Initial experiments with heuristic faceting in Solr were encouraging: Using just a sample of the result set, it was possible to get correct facet results for large result sets, reducing processing time by an order of magnitude. Alas, further experimentation unearthed that the sampling method was vulnerable to clustering. While heuristic faceting worked extremely well for most of the queries, it failed equally hard for a few of the queries.
Abstractly, faceting on Strings is a function that turns a collection of documents into a list of top-X terms plus the number of occurrences of these terms. In Solr the collection of documents is represented with a bitmap: One bit per document; if the bit is set, the document is part of the result set. The result set of 13 hits for an index with 64 documents could look like this:
00001100 01010111 00000000 01111110
Normally the faceting code would iterate all the bits, get the terms for the ones that are set and update the counts for those terms. The iteration of the bits is quite fast (1 second for 100M bits), but getting the terms (technically the term ordinals) and updating the counters takes more time (100 seconds for 100M documents).
Initial attempt: Sample the full document bitmap
The initial sampling was done by dividing the result set into chunks and only visiting those chunks. If we wanted to sample 50% of our result set and wanted to use 4 chunks, the parts of the result set to visit could be the one marked with red:
4 chunks: 00001100 01111110 00000000 01010111
As can be counted, the sampling hit 5 documents out of 13. Had we used 2 chunks, the result could be
2 chunks: 00001100 01111110 00000000 01010111
Only 2 hits out of 13 and not very representative. A high chunk count is needed: For 100M documents, 100K chunks worked fairly well. The law of large numbers helps a lot, but in case of document clusters (a group of very similar documents indexed at the same time) we still need both a lot of chunks and a high sampling percentage to have a high chance of hitting them. This sampling is prone to completely missing or over representing clusters.
Current solution: Sample the hits
Remember that iterating of the result bitmap itself is relatively fast. Instead of processing chunks of the bitmap and skipping between them, we iterate over all the hits and only update counts for some of them.
If the sampling rate is 50%, the bits marked with red would be used as sample:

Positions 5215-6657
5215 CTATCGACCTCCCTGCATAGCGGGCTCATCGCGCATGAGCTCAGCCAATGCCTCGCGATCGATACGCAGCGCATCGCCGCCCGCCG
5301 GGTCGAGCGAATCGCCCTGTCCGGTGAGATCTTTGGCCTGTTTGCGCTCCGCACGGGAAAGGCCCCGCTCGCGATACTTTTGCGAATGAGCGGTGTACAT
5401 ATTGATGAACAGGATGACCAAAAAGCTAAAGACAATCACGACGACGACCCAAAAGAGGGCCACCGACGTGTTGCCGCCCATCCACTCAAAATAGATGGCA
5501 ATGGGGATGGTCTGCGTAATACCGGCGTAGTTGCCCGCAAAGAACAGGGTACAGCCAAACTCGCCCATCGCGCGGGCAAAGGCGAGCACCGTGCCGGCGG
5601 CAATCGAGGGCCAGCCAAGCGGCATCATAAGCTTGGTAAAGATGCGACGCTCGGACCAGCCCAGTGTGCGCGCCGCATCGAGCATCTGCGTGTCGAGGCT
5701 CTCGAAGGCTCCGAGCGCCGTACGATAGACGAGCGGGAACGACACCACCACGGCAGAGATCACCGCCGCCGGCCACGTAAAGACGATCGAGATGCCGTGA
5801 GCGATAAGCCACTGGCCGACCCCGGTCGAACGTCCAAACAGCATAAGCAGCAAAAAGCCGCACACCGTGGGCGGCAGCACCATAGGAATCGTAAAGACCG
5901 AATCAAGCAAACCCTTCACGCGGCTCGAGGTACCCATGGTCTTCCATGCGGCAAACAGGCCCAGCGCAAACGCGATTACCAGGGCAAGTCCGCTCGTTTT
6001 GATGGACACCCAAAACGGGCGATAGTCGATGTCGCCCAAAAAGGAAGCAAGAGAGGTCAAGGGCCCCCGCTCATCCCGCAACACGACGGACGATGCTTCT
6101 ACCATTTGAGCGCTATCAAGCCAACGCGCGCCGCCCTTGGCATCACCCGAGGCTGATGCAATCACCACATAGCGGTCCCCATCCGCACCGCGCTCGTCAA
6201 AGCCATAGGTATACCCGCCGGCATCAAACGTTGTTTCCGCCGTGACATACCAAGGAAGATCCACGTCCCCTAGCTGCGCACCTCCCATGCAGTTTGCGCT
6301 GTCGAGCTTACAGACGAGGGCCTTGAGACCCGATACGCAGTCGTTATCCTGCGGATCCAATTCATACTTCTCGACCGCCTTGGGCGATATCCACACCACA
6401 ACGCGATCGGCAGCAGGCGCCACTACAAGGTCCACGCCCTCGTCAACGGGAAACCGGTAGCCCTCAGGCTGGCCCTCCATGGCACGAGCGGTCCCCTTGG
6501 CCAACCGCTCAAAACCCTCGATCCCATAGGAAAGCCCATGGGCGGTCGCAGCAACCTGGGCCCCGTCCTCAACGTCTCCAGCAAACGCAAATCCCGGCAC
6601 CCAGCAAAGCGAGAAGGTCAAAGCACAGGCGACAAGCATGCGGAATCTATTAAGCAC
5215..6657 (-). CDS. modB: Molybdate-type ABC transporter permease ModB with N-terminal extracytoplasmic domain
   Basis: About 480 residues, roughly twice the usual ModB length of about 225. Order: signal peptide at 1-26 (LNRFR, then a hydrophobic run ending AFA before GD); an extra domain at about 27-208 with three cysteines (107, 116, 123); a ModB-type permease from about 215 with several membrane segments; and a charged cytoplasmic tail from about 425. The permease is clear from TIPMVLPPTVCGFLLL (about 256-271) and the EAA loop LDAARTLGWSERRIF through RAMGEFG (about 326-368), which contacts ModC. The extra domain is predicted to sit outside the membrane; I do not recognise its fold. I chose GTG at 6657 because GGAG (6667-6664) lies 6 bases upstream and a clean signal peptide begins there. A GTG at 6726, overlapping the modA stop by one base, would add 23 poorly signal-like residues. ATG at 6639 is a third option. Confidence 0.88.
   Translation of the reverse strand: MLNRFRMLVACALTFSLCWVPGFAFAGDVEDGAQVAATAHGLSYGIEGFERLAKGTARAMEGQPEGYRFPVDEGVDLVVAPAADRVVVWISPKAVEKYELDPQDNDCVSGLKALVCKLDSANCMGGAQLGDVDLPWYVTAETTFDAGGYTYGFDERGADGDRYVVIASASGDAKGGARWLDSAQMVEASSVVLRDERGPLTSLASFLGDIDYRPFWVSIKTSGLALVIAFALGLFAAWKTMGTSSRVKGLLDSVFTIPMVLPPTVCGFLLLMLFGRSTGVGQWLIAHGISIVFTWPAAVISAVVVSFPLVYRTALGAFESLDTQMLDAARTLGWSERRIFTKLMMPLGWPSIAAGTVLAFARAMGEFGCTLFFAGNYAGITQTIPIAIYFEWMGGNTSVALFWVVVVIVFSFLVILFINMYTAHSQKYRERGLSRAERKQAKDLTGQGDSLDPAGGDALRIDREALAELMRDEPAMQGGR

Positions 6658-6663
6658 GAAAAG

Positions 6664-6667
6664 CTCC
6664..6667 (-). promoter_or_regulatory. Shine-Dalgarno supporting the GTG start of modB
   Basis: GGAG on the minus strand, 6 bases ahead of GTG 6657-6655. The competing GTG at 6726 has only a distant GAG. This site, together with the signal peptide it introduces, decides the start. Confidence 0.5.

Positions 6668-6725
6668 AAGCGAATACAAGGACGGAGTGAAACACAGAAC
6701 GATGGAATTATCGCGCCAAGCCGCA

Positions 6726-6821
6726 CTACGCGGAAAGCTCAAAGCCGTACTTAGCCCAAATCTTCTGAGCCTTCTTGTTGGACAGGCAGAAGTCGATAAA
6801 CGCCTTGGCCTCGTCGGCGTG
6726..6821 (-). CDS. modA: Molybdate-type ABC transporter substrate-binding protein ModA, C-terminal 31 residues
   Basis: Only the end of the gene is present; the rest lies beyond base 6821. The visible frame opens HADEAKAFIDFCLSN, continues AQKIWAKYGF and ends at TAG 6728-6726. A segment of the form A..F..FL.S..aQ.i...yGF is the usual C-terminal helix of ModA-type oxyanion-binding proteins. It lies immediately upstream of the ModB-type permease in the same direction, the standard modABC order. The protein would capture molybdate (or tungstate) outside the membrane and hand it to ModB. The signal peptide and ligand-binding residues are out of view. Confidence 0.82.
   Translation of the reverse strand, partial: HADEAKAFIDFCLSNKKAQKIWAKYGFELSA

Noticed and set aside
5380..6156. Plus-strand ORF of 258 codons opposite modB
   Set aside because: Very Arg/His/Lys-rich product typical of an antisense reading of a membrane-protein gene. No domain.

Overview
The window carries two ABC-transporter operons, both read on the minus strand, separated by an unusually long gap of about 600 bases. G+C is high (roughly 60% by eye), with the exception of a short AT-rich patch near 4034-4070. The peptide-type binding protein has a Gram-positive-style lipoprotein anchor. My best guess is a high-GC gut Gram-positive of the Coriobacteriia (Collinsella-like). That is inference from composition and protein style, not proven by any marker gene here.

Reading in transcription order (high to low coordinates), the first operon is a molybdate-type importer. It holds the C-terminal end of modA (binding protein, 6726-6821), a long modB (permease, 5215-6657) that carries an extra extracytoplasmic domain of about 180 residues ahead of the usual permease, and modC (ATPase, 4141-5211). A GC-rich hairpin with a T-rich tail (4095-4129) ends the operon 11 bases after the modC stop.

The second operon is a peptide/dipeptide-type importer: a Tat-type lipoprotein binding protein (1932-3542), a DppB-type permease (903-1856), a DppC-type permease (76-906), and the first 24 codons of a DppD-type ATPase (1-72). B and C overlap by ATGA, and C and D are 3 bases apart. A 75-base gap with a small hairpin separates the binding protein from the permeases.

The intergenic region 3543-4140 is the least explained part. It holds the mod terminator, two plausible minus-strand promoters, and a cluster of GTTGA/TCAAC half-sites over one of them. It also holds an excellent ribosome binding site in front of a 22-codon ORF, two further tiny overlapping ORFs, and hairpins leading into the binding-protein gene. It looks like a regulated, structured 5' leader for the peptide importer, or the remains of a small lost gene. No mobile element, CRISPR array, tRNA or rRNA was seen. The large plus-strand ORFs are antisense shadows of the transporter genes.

50% sampling: 00001100 01111110 00000000 01010111
If the sampling rate is 33%, the bits for the sample documents would be
33% sampling: 00001100 01111110 00000000 01010111
This way of sampling is a bit slower than sampling on the full document bitmap as all bits must be visited, but it means that the distribution of the sampling points is as fine-grained as possible. It turns out that the better distribution gives better results, which means that the size of the sample can be lowered. Lower sample rate = higher speed.
A single shard from the Net Archive Search was used for testing. The shard was 900GB with 250M documents. Faceting was performed on the field links, which contains all outgoing links from indexed webpages. There are 600M unique values in that field and each document in the index contains an average of 25 links. For a full search on *:* that means 6 billion updates of the counter structure.
For this test, we look for the top-25 links. To get the baseline, a full facet count was issued for the top-50 links for a set of queries. A heuristic facet call was issued for the same queries, also for the top-50. The number of lines until the first discrepancy were counted for all the pairs. The ones with a count beneath 25 were considered faulty. The reason for the over provisioning was to raise the probability of correct results, which of course comes with a performance penalty.
The sampling size was set to 1/1000 the number of documents or roughly 200K hits. Only result sets sizes above 1M are relevant for validity as those below takes roughly the same time to calculate with and without sampling.
While the result looks messy, the number of faulty results was only 6 out of 116, for results set sizes above 1M. For the other 110 searches, the top-25 fields were correct. Raising the over provisioning to top-100 imposes a larger performance hit, but reduces the number of faulty results to 0 for this test.
The response times for full count faceting and heuristic faceting on the links field with over provision of 50 is as follows:
Switching from linear to logarithmic plotting for the y-axis immediately:
It can be seen full counting rises linear with result size, while sampling time is near-constant. This makes sense as the sampling was done by updating counts for a fixed amount of documents. Other strategies, such as making the sampling rate a fraction of the result size, should be explored further, but as the validity plot shows, the fixed strategy works quite well.
The performance chart for over provisioning of 100 looks very much like the one for 50, only with slightly higher response times for sampling. As the amount of non-valid results is markedly lower for an over provisioning of 100, this seems like the best speed/validity trade off for our concrete setup.
Heuristic faceting with sampling on hits gives a high probability of correct results. The speed up relative to full facet counting rises with result set size as sampling has near-constant response times. Using over provisioning allows for fine-grained tweaking between performance and chance of correct results. Heuristic faceting is expected to be the default for interactive use with the links field. Viability of heuristic faceting for smaller fields is currently being investigated.
As always, there is full source code and a drop-in sparse faceting Solr 4.10 WAR at GitHub.